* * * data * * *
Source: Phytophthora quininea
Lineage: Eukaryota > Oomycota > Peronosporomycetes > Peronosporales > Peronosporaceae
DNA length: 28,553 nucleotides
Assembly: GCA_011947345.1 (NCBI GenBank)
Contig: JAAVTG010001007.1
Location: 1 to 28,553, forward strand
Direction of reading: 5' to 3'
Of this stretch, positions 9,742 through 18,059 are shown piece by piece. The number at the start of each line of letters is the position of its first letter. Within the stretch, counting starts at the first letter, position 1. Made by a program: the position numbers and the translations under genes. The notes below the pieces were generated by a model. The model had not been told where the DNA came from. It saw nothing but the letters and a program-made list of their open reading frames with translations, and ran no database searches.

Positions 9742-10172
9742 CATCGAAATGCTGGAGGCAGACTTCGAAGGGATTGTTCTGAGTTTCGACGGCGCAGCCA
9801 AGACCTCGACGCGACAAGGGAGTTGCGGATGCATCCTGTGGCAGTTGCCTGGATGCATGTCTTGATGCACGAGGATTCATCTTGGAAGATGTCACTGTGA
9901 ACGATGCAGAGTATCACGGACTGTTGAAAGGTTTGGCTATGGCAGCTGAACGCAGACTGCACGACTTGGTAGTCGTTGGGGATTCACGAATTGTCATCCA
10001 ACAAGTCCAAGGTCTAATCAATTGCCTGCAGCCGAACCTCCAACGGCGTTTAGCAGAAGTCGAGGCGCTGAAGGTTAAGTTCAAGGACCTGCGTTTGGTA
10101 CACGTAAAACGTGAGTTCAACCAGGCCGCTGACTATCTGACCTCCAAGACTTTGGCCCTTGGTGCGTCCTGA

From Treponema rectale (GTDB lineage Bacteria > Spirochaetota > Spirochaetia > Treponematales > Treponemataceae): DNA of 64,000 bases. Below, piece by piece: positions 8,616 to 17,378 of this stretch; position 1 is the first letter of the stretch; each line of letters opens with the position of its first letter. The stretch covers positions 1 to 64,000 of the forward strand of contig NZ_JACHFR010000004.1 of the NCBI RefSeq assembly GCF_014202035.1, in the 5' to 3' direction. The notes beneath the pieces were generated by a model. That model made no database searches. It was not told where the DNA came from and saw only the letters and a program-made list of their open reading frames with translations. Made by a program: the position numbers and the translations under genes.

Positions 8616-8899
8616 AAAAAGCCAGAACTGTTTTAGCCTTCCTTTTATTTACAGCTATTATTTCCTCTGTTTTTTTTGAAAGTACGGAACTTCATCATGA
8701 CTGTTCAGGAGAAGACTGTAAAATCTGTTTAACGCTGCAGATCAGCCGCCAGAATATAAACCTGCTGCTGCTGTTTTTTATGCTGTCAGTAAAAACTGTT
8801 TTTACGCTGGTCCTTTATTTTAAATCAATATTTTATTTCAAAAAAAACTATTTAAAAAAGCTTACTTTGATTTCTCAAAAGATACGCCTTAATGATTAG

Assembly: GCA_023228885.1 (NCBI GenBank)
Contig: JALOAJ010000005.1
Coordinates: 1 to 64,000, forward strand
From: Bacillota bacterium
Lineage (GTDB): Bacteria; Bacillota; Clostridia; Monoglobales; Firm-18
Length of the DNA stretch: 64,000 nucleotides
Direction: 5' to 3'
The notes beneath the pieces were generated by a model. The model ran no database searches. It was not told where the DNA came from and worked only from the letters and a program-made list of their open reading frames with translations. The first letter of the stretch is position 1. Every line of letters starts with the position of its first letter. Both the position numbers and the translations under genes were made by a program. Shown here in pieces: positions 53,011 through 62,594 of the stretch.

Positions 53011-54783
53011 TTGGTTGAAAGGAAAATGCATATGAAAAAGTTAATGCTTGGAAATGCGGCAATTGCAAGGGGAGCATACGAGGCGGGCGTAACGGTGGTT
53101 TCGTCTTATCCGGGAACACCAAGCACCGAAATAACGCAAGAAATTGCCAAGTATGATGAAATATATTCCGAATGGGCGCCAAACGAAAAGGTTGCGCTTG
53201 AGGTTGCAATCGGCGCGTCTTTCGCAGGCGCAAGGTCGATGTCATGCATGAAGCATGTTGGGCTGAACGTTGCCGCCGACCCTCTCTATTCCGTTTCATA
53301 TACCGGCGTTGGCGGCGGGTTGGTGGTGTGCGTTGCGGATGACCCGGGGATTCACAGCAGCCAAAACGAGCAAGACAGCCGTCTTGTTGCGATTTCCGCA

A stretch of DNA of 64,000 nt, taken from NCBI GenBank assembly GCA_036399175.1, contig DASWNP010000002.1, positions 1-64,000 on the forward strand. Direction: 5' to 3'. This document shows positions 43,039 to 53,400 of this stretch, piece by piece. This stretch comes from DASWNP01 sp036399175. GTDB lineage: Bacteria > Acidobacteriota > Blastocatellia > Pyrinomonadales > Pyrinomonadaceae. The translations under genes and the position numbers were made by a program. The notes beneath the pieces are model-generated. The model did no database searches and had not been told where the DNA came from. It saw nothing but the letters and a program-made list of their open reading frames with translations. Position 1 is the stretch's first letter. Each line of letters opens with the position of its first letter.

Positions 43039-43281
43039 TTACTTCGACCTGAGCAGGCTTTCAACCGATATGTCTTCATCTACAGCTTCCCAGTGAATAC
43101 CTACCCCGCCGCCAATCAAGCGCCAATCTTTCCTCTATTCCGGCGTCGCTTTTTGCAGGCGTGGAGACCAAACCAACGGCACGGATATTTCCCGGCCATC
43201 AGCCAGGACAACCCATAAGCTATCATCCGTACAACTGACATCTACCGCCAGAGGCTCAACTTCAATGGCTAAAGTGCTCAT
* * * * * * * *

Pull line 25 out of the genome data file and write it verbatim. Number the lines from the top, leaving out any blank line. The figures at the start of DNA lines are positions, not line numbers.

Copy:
Length of the DNA stretch: 64,000 nucleotides